Blackberry hedges provided breakfast as we passed through an ancient wood, wormwood in fact, its bitter essence — absinthe — infamous for its ruinous effects. As oaks, hazel and horse chestnuts escorted us along the path, their scattered seeds abundant and the air heavy, a fungi paradise began to appear in the soggy woodland surrounds.
At first, they lay undetected, their colours blending in, but soon our eyes began to home in as we discovered more and more: puffballs, penny buns, saffron milkcaps, red toadstools, parasols. The chanterelles were humdrum in comparison. I was getting into this fungi feast, dreaming up scrumptious pasta dishes.
Dragging ourselves away and onwards past the Duchy of Cornwall’s vast estate, we bumped into a local — a wild-haired, modern-day Caractacus Potts mowing his lawn. He was off the grid — and the wall, it turned out — as he explained the crazy system of pipes, solar panels and wind turbines providing him with electricity. If only we could offer him a job at Eskom.
In his workshop, an anarchic mass of old Morris Minor parts were to be reassembled and sold onto wealthy southerners. With wings?
Rugby’s liberation heroes
We descended into the village of Myddfai, where its community café serves up herbal brews and hearty lunches. The area is steeped in the lore and legend of natural-medicine wizardry. It is here that the physicians of Myddfai suggested: “For the soothing or encouragement of the brain, the following recommended methods: smelling musk, drinking wine moderately, keeping the head warm … listening to music, smelling roses and washing the eyebrows with rose-water”, or why not cure your whooping cough with the juice of sugared slugs.
It is more fact than folklore that sheep outnumber humans in Wales — prone to stubbornness, they looked at us at every turn. “Four legs good, two legs bad”, I could hear them baa-ing as we passed.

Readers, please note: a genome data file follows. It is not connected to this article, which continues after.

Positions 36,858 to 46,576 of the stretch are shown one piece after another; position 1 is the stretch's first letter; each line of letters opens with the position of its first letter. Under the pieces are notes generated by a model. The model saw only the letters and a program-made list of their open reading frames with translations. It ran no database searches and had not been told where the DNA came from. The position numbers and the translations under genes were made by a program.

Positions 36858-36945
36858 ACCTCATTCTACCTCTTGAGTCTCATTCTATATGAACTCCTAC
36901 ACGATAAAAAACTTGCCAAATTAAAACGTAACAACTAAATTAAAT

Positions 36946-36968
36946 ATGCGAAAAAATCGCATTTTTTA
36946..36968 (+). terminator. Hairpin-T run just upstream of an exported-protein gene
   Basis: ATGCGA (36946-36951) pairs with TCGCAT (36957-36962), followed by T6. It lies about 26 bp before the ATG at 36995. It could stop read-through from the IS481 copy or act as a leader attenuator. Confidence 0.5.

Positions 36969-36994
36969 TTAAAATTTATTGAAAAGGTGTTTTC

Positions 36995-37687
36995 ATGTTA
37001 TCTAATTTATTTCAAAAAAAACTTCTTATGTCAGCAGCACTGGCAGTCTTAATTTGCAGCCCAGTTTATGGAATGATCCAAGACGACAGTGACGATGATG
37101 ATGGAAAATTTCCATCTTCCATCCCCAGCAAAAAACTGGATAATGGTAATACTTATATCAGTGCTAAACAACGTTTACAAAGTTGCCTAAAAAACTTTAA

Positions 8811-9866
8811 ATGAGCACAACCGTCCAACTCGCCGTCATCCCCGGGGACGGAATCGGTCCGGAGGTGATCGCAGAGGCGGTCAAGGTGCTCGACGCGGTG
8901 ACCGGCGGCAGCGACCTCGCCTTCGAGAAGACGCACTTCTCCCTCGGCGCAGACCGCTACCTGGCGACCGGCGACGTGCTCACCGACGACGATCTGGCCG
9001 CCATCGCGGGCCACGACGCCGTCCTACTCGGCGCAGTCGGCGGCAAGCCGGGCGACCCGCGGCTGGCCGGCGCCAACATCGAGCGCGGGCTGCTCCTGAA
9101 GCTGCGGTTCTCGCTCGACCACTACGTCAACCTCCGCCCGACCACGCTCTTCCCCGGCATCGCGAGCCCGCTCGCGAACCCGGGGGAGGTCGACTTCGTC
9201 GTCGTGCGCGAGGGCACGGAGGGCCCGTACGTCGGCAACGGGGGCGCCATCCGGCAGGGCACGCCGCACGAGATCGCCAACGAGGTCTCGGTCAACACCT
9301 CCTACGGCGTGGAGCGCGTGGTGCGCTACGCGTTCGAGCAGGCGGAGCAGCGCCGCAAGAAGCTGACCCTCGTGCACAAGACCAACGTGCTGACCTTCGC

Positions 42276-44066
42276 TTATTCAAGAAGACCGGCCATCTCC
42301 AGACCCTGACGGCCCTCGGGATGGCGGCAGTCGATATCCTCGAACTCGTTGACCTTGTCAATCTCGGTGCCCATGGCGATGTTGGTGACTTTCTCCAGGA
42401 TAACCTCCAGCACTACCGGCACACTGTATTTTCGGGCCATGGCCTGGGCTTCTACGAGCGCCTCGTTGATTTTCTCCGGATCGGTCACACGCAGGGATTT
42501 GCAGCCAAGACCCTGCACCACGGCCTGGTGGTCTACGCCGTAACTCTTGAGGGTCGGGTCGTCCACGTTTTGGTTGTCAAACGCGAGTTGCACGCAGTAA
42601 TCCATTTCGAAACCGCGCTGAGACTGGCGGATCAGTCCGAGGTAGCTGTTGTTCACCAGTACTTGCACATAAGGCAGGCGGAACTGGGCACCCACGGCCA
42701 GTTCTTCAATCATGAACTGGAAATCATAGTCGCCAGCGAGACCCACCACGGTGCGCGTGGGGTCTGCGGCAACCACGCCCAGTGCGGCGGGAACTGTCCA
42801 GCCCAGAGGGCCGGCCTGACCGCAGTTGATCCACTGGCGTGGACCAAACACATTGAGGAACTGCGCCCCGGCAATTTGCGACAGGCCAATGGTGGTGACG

As 20km turned into 23km, tempers frayed. “Columbus!” I screamed at my brother. “Get lost, Cassandra!” he screamed back. After a looping detour through muddy coppices, we came to the medieval Dolauhirion Bridge, the idyllic Twyi River bringing us back on track. Soon we were babbling and giggling again, the water accompanying us. Llangadog — one street, four pubs! Could there possibly be enough inhabitants? A signpost at the crossroads pointed to Bethlehem, but there was no sign of the three kings.
My boots were leaden and my feet sore as we finally approached The Red Lion, rest for the night. I was given the key to my room — Elizabeth 1. My brother was next door in the tower. It was 6pm on a Friday, and the pub was packed with locals watching rugby on the TV.
I mentioned I had travelled from SA. A bearded man in his late 60s said, “Ah, South Africans will never forget Gareth Edwards and Phil Bennett. They helped end apartheid.” I admitted I hadn’t heard of these two liberation fighters. With all the Welsh scorn he could muster, he said, “The half-back pairing of the 1974 Lions that slaughtered the Springboks on South African home turf.”
I realised that the Welsh are not known for their modesty. Especially when it comes to rugby.
There are many unpronounceable words in Welsh, but one in particular resonates. “Hiraeth” is a sense of longing, a yearning. It is felt often in Wales and away from it. As the poet RS Thom wrote, “In Wales here are jewels to gather, but with the eye only. ... You can witness the extent of the spectrum and grow rich with looking.”
Find your own path. Look around. Head to Wales. Yesterday. Before Brexit and hard borders dot the landscape. And make sure you take a fruitcake for company.